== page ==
The European Cultural Centre of Delphi (E.C.C.D.) was founded in 1977, upon the inspiration and initiative of Konstantinos Karamanlis with the view of setting up a European and worldwide intellectual centre in Delphi. The first thoughts and discussions started in the 1930s when, in the aftermath of the Delphic Festivals (1927 & 1930), the Parliament and the Senate passed a law providing for the establishment and organisation of an International Intellectual Cooperation Centre similar to the “treasures” of the ancient Greek city of Delphi. In 1957, Greece filed a draft proposal to the Council of Europe for the foundation of an Intellectual Centre in Delphi, which was also accepted. The construction of the conference venue began in 1966, based on the architectural plans of architects Kostas Kitsikis and Antonios Lampakis. The construction was completed in 1970. The cost was covered by state funds and funds of the Council of Europe.
In 1977, by an act of the Greek Parliament, the European Cultural Centre of Delphi (E.C.C.D.) was established as a “corporate body under private law”, under the supervision of the Hellenic Ministry of Culture and the auspices of the Council of Europe.
According to its founding law, its aim is to “serve international cultural interests” and “develop common cultural principles that will unite the peoples of Europe” through the “publication of studies on European culture, the organisation of cultural meetings and other artistic activities…”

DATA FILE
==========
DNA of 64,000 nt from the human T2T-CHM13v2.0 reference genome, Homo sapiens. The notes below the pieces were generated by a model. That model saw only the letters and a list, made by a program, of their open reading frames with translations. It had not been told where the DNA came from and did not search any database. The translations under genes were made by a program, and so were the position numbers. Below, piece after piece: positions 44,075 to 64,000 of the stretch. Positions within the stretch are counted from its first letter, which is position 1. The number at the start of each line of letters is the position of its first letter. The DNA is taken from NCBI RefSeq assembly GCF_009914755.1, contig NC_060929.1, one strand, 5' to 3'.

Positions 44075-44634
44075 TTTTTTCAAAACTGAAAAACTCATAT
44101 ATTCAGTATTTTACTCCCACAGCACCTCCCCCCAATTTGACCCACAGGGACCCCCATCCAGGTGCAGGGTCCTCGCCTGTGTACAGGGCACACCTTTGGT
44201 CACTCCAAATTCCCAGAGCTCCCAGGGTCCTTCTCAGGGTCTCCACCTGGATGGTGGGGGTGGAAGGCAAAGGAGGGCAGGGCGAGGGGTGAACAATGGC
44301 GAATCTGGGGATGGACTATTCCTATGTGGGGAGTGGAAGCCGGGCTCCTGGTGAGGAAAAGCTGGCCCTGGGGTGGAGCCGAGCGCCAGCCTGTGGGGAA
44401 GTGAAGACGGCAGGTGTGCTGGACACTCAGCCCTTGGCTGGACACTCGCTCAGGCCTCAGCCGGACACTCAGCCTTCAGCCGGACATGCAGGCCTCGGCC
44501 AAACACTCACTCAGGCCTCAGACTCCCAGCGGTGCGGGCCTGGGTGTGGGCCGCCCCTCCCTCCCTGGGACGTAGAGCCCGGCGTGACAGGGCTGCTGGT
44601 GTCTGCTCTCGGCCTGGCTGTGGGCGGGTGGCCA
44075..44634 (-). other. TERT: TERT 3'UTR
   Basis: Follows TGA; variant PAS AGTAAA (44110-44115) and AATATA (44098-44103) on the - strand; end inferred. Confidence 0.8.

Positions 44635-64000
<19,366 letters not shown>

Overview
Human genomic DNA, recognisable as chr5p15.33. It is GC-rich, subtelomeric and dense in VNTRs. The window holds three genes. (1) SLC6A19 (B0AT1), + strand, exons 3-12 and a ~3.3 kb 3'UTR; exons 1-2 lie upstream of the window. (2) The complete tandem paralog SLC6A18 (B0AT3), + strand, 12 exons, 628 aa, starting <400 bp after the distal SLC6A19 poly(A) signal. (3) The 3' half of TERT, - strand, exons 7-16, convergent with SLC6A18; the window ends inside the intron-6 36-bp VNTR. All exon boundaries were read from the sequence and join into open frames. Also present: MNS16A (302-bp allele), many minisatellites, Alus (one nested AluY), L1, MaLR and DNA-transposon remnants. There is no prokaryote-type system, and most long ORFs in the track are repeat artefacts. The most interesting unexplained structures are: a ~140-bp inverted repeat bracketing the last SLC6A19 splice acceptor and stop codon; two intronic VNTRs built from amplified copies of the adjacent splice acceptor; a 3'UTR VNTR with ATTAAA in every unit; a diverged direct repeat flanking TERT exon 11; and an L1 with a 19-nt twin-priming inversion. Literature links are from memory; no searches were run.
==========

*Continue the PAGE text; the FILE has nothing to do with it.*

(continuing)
During his meeting with the Secretary General of the Council of Europe Franz Karasek, on 15 April 1980, Konstantinos Karamanlis said: Greece, in my opinion, can become an international cultural centre, with the revival of some institutions of the antiquity such as the European Cultural Centre of Delphi and the Olympic Games.
Delphi was an ancient religious sanctuary dedicated to the Greek god Apollo. Developed in the 8th century B.C., the sanctuary was home to the Oracle of Delphi and the priestess Pythia, who was famed throughout the ancient world for divining the future and was consulted before all major undertakings. It was also home of the Pythian Games, the second most important games in Greece after the Olympics. Delphi declined with the rise of Christianity and was ultimately buried under the site of a new village until the late 1800s.
Located about six miles (10 km) from the Gulf of Corinth in the territory of Phoics in Greece, Delphi is situated between two towering rocks of Mount Parnassus known as the Phaidriades (Shining) Rocks.
The site contained the sanctuary of Apollo, the sanctuary of Athena Pronaia — meaning, “Athena who is before the temple (of Apollo)” — and various other buildings, most of which were intended for sports, such as the gymnasium used for exercise and learning.
When visitors approached Delphi, the first structure they saw was the sanctuary of Athena Pronaia (hence its name). This sanctuary contained the most characteristic monument at Delphi: the Tholos, a circular building with a conical roof supported by a ring of outer columns.
Visitors would then walk along the Sacred Way, a path to the sanctuary of Apollo that was lined with treasuries and votive monuments. Given that Delphi was a pan-Hellenic sanctuary, it was not controlled by any one Greek city-state and instead was a sanctuary for all Greeks — city-states constructed the treasuries as offerings to Apollo and to show off their power and wealth.